From “Captain Corelli’s mandolin”, by Louis de Bernieres

Love is a temporary madness; it erupts like volcanoes and then subsides. And when it subsides you have to make a decision. You have to work out whether your roots have so entwined together that it is inconceivable that you should ever part. Because this is what love is. Love is not breathlessness, it is not excitement, it is not the promulgation of eternal passion. That is just being in love, which any fool can do. Love itself is what is left over when being in love has burned away, and this is both an art and a fortunate accident. Those that truly love have roots that grow towards each other underground, and when all the pretty blossoms have fallen from their branches, they find that they are one tree and not two.

From “the Velveteen Rabbit” by Margery Williams

“What is REAL?” asked the Rabbit one day, when they were lying side by side near the nursery fender, before Nana came to tidy the room. “Does it mean having things that buzz inside you and a stick-out handle?”

“Real isn’t how you are made,” said the Skin Horse. “It’s a thing that happens to you. When a child loves you for a long, long time, not just to play with, but REALLY loves you, then you become Real.”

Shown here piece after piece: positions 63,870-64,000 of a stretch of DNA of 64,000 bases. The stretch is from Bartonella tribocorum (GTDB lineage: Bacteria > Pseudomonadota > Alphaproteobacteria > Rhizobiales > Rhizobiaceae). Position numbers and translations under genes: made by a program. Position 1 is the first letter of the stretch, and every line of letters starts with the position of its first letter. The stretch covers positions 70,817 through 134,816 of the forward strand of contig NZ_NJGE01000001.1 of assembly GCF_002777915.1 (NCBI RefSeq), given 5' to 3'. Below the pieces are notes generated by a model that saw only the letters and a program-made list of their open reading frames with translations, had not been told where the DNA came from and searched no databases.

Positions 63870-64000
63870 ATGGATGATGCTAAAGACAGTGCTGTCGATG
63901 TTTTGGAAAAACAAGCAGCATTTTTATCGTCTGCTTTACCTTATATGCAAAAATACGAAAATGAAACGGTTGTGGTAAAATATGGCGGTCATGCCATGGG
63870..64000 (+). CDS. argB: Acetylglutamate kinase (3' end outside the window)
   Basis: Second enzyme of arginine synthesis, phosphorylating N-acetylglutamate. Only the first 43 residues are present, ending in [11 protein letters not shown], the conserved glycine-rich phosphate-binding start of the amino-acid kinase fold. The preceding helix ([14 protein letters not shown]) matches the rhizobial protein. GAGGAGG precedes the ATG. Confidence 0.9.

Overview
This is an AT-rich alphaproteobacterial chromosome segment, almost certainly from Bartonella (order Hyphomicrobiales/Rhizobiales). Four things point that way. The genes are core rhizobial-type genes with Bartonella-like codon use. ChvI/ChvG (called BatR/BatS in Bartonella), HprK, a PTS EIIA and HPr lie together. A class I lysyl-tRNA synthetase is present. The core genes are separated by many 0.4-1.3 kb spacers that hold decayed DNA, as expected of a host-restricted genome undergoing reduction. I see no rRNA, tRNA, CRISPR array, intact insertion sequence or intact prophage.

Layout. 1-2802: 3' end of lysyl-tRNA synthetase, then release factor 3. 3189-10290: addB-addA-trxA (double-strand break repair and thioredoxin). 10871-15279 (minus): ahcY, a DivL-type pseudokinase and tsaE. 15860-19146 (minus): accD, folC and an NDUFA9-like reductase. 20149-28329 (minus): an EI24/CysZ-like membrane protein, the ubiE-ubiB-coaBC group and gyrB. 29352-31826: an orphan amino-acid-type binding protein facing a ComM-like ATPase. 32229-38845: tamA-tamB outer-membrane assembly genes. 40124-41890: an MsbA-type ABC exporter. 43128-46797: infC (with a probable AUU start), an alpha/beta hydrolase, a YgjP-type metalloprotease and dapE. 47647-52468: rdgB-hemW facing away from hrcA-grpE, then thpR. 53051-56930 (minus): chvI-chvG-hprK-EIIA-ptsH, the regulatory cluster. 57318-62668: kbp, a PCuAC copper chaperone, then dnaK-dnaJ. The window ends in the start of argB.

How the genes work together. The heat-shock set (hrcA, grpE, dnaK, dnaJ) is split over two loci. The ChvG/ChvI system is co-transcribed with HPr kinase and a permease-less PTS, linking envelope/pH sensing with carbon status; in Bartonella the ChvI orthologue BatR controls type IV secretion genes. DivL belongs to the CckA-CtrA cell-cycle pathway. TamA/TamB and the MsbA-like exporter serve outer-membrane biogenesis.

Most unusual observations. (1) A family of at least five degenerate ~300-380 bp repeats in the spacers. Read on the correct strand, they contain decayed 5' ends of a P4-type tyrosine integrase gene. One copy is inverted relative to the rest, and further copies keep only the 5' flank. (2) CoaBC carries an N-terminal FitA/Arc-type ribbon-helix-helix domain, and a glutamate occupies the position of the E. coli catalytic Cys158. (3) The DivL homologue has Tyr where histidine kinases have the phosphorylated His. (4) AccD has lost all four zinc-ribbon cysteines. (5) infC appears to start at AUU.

“Does it hurt?” asked the Rabbit.

“Sometimes,” said the Skin Horse, for he was always truthful. “When you are Real you don’t mind being hurt.”

“Does it happen all at once, like being wound up,” he asked, “or bit by bit?”

“It doesn’t happen all at once,” said the Skin Horse. “You become. It takes a long time. That’s why it doesn’t happen often to people who break easily, or have sharp edges, or who have to be carefully kept. Generally, by the time you are Real, most of your hair has been loved off, and your eyes drop out and you get loose in the joints and very shabby. But these things don’t matter at all, because once you are Real you can’t be ugly, except to people who don’t understand.”

“I suppose you are real?” said the Rabbit. And then he wished he had not said it, for he thought the Skin Horse might be sensitive. But the Skin Horse only smiled.